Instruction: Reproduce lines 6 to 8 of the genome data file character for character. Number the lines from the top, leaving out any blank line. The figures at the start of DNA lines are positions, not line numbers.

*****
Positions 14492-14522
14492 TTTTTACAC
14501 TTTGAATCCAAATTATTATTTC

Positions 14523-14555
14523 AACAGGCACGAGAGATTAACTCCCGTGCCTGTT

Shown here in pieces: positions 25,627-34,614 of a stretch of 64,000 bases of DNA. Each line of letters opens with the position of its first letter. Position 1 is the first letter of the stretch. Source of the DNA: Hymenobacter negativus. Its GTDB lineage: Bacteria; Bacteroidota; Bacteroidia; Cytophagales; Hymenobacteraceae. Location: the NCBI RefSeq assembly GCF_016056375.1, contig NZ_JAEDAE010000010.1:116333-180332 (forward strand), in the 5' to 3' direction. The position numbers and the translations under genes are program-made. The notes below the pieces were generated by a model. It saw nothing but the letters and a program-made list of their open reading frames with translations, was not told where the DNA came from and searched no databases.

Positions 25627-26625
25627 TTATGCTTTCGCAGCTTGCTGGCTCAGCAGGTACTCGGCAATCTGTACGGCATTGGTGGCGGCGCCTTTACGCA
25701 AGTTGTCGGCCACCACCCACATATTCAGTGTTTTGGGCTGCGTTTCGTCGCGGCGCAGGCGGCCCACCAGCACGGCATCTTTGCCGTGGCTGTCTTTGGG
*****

Shown here in pieces: positions 25,627-34,614 of a stretch of 64,000 bases of DNA. Each line of letters opens with the position of its first letter. Position 1 is the first letter of the stretch. Source of the DNA: Hymenobacter negativus. Its GTDB lineage: Bacteria; Bacteroidota; Bacteroidia; Cytophagales; Hymenobacteraceae. Location: the NCBI RefSeq assembly GCF_016056375.1, contig NZ_JAEDAE010000010.1:116333-180332 (forward strand), in the 5' to 3' direction. The position numbers and the translations under genes are program-made. The notes below the pieces were generated by a model. It saw nothing but the letters and a program-made list of their open reading frames with translations, was not told where the DNA came from and searched no databases.

Positions 25627-26625
25627 TTATGCTTTCGCAGCTTGCTGGCTCAGCAGGTACTCGGCAATCTGTACGGCATTGGTGGCGGCGCCTTTACGCA